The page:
### modeling billiard table

On 20 Mar 2005 00:01:49 -0800, Evan

It's worse than that (it's dead, Jim!). The resultant trajectories of
balls with non-zero size colliding deoends on where they hit as well as
the velocities involved. A 'clip' or 'graze' has a very different
effect from a collision where the two centers of mass are on the same
line as the relative velocity, even assuming that the balls have no
friction between each other.

If you are doing a complete simulation of friction, there is a residual
value which still acts at zero speed so things will come to a complete
stop in the Real World(tm) as well (ignoring molecular and atomic
motions). Friction is decidedly non-linear.

Friction between balls on glancing shots will also introduce spin (and
spinning balls colliding will be an 'interesting' (in the sense of the
curse) exercise).

Nor do they bounce off other things in expected ways.

I think the phrase is "The rest is left as an exercise for the reader"
<g>.

(There is probably a better newsgroup as well, one on games algorithms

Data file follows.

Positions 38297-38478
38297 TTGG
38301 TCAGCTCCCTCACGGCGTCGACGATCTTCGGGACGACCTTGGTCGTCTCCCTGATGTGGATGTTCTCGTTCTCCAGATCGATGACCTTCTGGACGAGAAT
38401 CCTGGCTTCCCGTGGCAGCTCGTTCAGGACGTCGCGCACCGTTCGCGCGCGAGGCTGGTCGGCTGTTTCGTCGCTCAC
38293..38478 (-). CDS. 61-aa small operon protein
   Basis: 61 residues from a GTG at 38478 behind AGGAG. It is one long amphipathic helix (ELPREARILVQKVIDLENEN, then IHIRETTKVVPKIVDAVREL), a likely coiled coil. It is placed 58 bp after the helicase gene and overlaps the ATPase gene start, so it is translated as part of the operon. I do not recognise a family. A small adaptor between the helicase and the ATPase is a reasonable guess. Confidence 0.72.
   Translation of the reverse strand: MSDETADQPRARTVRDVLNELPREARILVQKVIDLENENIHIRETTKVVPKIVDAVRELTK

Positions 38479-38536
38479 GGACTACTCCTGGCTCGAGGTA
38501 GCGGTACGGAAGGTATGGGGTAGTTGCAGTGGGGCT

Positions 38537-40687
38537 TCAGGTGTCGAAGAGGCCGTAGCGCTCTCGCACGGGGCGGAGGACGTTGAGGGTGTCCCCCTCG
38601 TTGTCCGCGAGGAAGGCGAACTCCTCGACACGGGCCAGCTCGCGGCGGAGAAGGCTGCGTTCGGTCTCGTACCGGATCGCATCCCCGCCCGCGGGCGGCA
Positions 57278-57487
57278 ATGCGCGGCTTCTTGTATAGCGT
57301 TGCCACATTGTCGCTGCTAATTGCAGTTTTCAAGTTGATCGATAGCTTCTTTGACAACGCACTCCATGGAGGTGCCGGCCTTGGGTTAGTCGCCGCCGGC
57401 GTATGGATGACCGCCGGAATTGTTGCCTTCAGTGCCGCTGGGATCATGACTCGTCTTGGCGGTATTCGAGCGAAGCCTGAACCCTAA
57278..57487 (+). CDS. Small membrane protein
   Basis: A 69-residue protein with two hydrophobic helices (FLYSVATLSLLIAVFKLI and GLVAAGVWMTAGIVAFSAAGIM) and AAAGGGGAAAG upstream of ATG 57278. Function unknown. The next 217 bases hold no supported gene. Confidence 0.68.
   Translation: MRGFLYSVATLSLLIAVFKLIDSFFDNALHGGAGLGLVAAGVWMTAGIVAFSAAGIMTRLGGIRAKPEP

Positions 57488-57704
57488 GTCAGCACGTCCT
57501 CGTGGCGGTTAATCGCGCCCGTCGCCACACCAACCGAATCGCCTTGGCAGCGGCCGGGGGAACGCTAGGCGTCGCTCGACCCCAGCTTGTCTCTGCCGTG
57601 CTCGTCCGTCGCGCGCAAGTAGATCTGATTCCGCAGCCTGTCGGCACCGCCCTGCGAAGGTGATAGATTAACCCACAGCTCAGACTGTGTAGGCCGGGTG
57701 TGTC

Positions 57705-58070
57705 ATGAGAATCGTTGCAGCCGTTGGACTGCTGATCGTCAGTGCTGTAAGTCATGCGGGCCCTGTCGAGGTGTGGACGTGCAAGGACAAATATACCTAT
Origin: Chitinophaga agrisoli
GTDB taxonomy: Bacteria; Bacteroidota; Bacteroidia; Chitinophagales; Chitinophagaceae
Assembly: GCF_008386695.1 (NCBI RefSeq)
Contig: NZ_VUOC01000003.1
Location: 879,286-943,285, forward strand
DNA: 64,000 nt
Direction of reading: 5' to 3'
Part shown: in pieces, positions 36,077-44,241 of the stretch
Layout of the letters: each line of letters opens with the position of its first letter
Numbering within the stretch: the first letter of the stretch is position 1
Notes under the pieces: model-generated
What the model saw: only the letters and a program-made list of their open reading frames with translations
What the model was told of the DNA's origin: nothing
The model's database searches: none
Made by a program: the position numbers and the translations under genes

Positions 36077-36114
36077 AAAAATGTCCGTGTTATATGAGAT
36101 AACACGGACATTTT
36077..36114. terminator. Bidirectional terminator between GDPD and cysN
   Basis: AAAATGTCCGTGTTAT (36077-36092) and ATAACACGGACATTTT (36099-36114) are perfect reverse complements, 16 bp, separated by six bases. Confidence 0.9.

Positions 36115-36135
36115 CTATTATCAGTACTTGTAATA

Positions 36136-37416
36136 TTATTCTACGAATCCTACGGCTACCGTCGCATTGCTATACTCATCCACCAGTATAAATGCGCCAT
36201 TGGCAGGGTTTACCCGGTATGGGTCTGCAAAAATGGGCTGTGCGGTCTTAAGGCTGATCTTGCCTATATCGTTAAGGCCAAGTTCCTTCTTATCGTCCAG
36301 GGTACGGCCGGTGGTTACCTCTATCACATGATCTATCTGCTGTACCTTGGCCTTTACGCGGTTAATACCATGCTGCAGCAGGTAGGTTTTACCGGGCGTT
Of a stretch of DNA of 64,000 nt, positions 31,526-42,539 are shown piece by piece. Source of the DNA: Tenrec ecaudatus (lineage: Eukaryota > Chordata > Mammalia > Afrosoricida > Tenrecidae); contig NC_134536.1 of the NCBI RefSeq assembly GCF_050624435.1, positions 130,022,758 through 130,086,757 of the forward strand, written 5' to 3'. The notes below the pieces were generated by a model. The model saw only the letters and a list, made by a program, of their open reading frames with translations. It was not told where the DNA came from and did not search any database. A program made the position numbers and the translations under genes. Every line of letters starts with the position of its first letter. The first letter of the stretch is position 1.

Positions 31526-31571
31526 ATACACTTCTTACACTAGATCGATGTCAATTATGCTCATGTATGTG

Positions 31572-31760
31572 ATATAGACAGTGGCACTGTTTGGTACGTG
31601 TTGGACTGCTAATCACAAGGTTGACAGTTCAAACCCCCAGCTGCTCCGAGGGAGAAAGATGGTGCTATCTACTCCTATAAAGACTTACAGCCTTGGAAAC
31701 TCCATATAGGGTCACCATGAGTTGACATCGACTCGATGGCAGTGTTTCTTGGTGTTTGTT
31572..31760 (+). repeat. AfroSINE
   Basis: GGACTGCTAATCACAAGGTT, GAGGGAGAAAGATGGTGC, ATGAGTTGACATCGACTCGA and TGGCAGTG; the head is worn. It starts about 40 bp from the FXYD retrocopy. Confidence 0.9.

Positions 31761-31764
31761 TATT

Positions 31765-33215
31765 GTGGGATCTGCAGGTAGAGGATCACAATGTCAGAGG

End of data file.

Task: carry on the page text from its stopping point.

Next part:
possibly. It's not a C++ problem, anyway, it's a physics one, possibly
some of the sci.* newsgroups will have answers to some of the
questions...)

Chris C

### modeling billiard table

A better method is to convert the table into a coordinate system.
Give each ball a location.
In your simulation, just query each ball's location.

_I_ would create a ball class that has properties of the ball,
such as magnitude and velocity as well as current position.
Add some methods for calculating the next position as well
as some methods for bouncing off of the rectangle and
intersecting with other balls.

Let your simulation work in chunks of time, dt (the difference in
time or lenght of a chunk). Add methods to the ball to calculate
its next or current position based on dt. The main loop would
call this method for each ball. You could also add some display
methods too, which would erase their old position and draw themself
at the new position.

In summary, I believe the simulation will be easier if you
think in terms of time chunks. Think of what needs to be performed
during one slice or chunk of time. Think not of trying to figure
out how to perform a window or subscript of the big picture.

--
Thomas Matthews